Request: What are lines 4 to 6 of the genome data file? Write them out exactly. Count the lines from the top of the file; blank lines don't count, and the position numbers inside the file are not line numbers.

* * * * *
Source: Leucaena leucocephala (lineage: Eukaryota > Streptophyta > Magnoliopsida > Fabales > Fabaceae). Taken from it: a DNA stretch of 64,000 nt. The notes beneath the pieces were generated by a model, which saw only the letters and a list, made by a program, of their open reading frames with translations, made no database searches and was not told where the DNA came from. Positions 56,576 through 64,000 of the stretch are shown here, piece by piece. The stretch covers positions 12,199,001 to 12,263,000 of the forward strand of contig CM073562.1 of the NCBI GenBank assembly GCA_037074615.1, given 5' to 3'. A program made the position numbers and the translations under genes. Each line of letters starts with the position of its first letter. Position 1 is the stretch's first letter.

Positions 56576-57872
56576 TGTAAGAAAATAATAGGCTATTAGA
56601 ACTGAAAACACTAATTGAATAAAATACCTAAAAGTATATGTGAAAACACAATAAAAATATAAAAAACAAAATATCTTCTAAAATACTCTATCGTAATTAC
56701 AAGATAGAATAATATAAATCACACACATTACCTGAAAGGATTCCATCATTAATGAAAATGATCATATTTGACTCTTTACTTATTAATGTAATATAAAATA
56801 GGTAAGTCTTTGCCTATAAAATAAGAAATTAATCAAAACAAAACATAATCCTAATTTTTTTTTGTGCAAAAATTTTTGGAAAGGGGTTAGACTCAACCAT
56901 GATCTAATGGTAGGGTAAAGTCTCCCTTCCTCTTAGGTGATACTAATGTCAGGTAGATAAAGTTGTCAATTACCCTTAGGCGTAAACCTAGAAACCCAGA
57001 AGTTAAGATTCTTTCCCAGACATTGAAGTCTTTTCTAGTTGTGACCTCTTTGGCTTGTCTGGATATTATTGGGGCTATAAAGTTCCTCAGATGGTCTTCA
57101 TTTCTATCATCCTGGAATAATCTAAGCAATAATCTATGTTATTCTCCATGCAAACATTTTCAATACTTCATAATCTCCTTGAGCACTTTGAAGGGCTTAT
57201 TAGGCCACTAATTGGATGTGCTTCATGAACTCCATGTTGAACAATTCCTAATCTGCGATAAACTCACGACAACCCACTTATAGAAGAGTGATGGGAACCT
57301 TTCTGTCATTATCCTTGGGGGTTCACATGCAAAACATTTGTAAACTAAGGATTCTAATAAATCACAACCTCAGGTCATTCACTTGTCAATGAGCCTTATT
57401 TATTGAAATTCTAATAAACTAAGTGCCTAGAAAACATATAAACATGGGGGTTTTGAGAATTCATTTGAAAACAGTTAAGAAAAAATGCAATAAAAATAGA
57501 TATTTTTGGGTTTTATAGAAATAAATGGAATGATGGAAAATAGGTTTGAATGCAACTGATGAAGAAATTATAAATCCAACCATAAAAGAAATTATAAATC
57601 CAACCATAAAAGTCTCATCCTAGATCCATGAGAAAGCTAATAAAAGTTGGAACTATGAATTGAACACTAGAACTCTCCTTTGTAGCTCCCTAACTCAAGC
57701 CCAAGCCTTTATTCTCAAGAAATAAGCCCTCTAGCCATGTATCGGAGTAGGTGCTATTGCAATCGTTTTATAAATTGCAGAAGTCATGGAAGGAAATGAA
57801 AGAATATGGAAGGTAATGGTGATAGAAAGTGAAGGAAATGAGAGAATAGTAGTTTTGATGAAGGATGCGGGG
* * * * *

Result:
56601 ACTGAAAACACTAATTGAATAAAATACCTAAAAGTATATGTGAAAACACAATAAAAATATAAAAAACAAAATATCTTCTAAAATACTCTATCGTAATTAC
56701 AAGATAGAATAATATAAATCACACACATTACCTGAAAGGATTCCATCATTAATGAAAATGATCATATTTGACTCTTTACTTATTAATGTAATATAAAATA
56801 GGTAAGTCTTTGCCTATAAAATAAGAAATTAATCAAAACAAAACATAATCCTAATTTTTTTTTGTGCAAAAATTTTTGGAAAGGGGTTAGACTCAACCAT